Windows 10 BSOD gets quick response codes to help users troubleshoot crashes

Latest preview of Windows 10 (build 14316) improves the "Blue Screen of Death" with QR codes to help users and technicians to quickly identify crash errors.

BSOD QR code on Windows 10

While Microsoft has improved the reliability of Windows over the years, now and then, we all are going to come across the known “Blue Screen of Death” (BSOD). Although the BSOD has been implemented to give you crash details, it’s most of the time complicated to understand, troubleshoot, and find the root of the problem.

However, now things are about to change thanks to the addition of quick response codes Microsoft is incorporating into the Blue Screen of Death. It’s a new improvement that the company hasn’t publicly disclosed, but a number of users have reported that they have found the new quick response codes in the latest preview of Windows 10 (build 14316), which suggests that it’ll come fully implemented on time for the release of the Anniversary Update.

For Windows 10 users, the new quick response codes approach means that they can simply use their phones to scan the code and quickly find support articles to fix the problem. It will also help computer support technicians to accurately identify the Blue Screen of Death error code.

Alongside the new quick response codes, Microsoft is making blue screen more user-friendly by adding a few simple text lines that advice users what to do next. For example, in the screenshot from one of the crashes, you can now read:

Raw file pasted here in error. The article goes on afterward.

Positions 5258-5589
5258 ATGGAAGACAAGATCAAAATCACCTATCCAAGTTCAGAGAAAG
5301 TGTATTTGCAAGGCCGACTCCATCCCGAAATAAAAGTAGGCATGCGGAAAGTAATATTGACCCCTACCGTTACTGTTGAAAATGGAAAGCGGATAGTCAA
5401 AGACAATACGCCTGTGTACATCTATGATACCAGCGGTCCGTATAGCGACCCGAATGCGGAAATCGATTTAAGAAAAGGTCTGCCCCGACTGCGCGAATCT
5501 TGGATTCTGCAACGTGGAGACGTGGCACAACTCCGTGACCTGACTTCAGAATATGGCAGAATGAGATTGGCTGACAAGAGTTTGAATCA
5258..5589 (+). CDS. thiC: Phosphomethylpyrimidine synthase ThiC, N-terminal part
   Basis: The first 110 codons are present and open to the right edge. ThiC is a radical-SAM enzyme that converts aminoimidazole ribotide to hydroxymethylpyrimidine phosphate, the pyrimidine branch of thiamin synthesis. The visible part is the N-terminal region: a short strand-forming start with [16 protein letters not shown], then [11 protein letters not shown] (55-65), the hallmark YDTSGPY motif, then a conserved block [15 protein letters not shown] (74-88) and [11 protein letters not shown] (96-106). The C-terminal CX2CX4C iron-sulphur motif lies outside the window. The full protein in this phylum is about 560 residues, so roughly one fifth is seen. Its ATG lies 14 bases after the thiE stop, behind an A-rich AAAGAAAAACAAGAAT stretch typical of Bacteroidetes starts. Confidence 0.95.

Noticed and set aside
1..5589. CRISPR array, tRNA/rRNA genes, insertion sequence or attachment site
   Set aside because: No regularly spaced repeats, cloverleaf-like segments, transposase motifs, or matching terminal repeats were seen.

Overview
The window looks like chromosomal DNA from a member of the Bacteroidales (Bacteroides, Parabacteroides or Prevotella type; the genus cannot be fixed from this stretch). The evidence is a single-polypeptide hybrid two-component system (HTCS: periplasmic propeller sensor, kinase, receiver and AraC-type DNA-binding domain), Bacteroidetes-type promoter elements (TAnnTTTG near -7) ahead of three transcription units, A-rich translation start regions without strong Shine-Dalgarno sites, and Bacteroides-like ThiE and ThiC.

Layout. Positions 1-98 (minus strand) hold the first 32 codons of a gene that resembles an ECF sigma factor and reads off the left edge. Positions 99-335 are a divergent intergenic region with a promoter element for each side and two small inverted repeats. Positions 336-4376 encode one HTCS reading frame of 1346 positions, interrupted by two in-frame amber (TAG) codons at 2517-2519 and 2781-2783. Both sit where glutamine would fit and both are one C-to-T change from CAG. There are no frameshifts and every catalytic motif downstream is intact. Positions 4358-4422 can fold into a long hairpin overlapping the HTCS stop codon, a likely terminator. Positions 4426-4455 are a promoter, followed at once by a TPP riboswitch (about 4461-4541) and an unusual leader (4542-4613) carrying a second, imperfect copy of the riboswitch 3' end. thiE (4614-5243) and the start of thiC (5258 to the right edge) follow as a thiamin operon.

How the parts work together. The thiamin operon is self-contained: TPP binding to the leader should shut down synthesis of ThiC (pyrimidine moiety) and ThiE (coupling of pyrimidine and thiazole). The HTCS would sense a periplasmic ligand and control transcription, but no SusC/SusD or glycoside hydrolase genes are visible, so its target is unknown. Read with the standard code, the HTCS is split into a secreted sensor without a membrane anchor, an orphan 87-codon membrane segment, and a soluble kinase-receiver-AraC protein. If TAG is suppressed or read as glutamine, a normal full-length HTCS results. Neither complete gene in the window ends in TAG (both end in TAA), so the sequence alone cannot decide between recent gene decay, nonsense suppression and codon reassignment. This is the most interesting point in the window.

For more information about this issue and possible fixes, visit:

If you call a support person, give them this info: 


You can actually scan the quick response codes you see in this article with any standard quick response code reader app, but it will simply take you to However, it is possible that in the future users will be taken to a more specific page with more information about the crash and instructions to solve the issue.

What do you think about the quick response codes in the Blue Screen of Death on Windows 10? Do you think it’s going to help? Let us know in the comments below.

Source Reddit via The Verge

About the author

Mauro Huculak is a Windows How-To Expert who started Pureinfotech in 2010 as an independent online publication. He has also been a Windows Central contributor for nearly a decade. Mauro has over 14 years of experience writing comprehensive guides and creating professional videos about Windows and software, including Android and Linux. Before becoming a technology writer, he was an IT administrator for seven years. In total, Mauro has over 20 years of combined experience in technology. Throughout his career, he achieved different professional certifications from Microsoft (MSCA), Cisco (CCNP), VMware (VCP), and CompTIA (A+ and Network+), and he has been recognized as a Microsoft MVP for many years. You can follow him on X (Twitter), YouTube, LinkedIn and Email him at [email protected].